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Decisions, Decisions, Decisions

As I sit here in my soon-to-be-former home office, my mind is whirling with all the choices I have ahead of me. It’s a bit overwhelming, if not outright intimidating. Still, decisions have to be made and not all of them will be easy.

For the most part, our entire lives are actually based on decisions, be they good or bad. None of us has a crystal ball so sometimes it’s impossible in the moment to tell how a decision is going to turn out. At the time, we may think it to be the smartest move that could be made. Other decisions and circumstances that occur in the days and years that follow that impact that earlier decision could cause us to question how smart it really was after all.

Where is the Lord in the decision making process? James wrote, “If any of you lacks wisdom, let him ask of God, who gives to all liberally and without reproach, and it will be given to him.” (James 1:5). Does that mean that the Father is going to whisper the right decision in our ears? Does it mean that He is going to do something dramatic that makes the right decision so very clear that we’d have to be complete fools not to see it? Some believe this but this is not what James is saying. As much as we’d all like the Lord to make our decisions for us, the fact is that He has left our choices up to us.

Again, where is the Lord in the decision making process? If He has promised to give us wisdom, how does He do it? Actually, He has already equipped each of us with the basics for making wise decisions in that He has given us brains that, along with the rest of our bodies, were “fearfully and wonderfully made.” (Psalm 139:14). Inside each of us is the basic processing unit necessary for determining right from wrong. We are not born with the capability of knowing the difference between the two, but instead grow into that capability (Deuteronomy 1:39; Ecclesiastes 7:29; Isaiah 7:15-16). Parents, teachers, friends, circumstances and other influences shape the principles that guide our decisions. For Christians, the Word of God acts as a governor on those worldly influences, causing us to stop and think about what God has said in the Bible before we act (James 3:17). Ideally, we make our choices based on the standard of God’s Word.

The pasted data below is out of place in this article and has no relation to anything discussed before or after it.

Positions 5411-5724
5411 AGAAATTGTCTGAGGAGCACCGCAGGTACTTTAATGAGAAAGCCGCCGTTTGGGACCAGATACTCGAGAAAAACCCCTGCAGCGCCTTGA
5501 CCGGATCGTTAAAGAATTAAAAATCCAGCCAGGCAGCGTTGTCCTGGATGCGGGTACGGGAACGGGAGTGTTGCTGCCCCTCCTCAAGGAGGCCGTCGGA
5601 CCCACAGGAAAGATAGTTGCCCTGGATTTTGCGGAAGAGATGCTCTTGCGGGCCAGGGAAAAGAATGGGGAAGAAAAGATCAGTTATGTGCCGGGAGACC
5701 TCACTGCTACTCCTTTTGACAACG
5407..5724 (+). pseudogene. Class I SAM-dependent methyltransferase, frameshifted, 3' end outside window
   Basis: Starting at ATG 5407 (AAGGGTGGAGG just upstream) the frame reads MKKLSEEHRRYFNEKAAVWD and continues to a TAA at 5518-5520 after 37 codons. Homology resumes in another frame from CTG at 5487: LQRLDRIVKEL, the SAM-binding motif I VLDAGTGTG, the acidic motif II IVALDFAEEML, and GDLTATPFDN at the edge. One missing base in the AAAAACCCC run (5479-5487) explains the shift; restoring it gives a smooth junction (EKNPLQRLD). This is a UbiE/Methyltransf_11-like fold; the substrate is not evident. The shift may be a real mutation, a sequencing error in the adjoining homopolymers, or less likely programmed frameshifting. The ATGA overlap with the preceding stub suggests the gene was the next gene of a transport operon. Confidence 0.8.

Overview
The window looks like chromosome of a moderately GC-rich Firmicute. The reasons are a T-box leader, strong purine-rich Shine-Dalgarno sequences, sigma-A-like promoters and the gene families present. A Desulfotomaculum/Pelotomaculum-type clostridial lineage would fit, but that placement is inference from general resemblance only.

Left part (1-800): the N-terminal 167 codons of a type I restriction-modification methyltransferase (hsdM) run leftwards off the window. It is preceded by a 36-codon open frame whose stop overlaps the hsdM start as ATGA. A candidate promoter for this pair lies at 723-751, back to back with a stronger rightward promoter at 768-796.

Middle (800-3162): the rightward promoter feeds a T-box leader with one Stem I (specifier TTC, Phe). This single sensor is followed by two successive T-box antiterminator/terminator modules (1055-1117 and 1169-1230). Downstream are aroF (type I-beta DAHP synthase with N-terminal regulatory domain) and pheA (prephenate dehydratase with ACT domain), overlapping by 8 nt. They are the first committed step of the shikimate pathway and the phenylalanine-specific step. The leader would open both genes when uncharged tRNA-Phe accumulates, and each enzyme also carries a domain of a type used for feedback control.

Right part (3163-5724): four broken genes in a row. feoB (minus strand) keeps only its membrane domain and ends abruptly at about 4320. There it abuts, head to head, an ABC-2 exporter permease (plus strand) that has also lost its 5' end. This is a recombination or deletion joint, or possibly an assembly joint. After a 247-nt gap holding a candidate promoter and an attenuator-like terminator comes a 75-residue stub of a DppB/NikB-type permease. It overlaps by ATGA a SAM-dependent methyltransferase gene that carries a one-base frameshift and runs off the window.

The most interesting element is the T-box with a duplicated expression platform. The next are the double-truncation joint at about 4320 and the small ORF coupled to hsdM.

Why are some of our decisions bad and why do some, while initially good, turn out bad? Even though we often know which decision is best, our self-will can still get in the way. The Jews of Jeremiah’s day approached the weeping prophet and asked for Godly guidance in making an important decision. Should they surrender to the Babylonians or run in the other direction toward Egypt (Jeremiah 42:1-3)? The Word of God made it clear that they should subject themselves to the Babylonians (Jeremiah 42:11). The self-willed Israelites called Jeremiah a liar and headed toward Egypt, in spite of the obviously correct decision (Jeremiah 43:1ff). Concerning what initially appeared to be a good decision turning bad, we just have to realize that there is one process we all experience that will be absolutely filled with change. That process is called life. Yes, life changes. Sometimes we make bad decisions that affect the good ones we had previously made. Sometimes the good decisions are affected by nothing at all that we ourselves did. Sometimes life just happens. That’s when we have to make more decisions and go through the process of seeking wisdom all over again.

Let’s go back to James 1:5 now. The text says that the giving God will provide wisdom to the Christian who asks for it. How will God give this wisdom that we need when we have decisions to make? Since His written Word is all sufficient (II Timothy 3:16-17), it’s evident that His guidance will come through the spiritual knowledge a Christian has gained through his or her study of the Bible. But does the passage make it sound like God will actually do something beyond that which He has already written to provide us with wisdom? The answer to that question lies in the fact of the providence of God. Providentially, God opens doors (I Corinthians 16:9). We can even pray for those doors to open (Colossians 4:3). The wisdom that we seek when we study the Word or go to other Christians and get their insights regarding the Word can then guide us to choose the door which is best for us. The decision may not always be the one we want to make, but we have to trust that God will be there with us after we have made the choice.

Mike Gifford

2462 Oak Bluff Drive
Dacula, GA 30019

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